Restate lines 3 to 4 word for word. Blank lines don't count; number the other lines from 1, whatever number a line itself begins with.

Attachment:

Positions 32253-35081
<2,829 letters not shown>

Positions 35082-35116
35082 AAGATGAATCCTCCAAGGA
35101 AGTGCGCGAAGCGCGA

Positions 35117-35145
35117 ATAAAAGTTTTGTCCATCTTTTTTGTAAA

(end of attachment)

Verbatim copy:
Positions 35082-35116
35082 AAGATGAATCCTCCAAGGA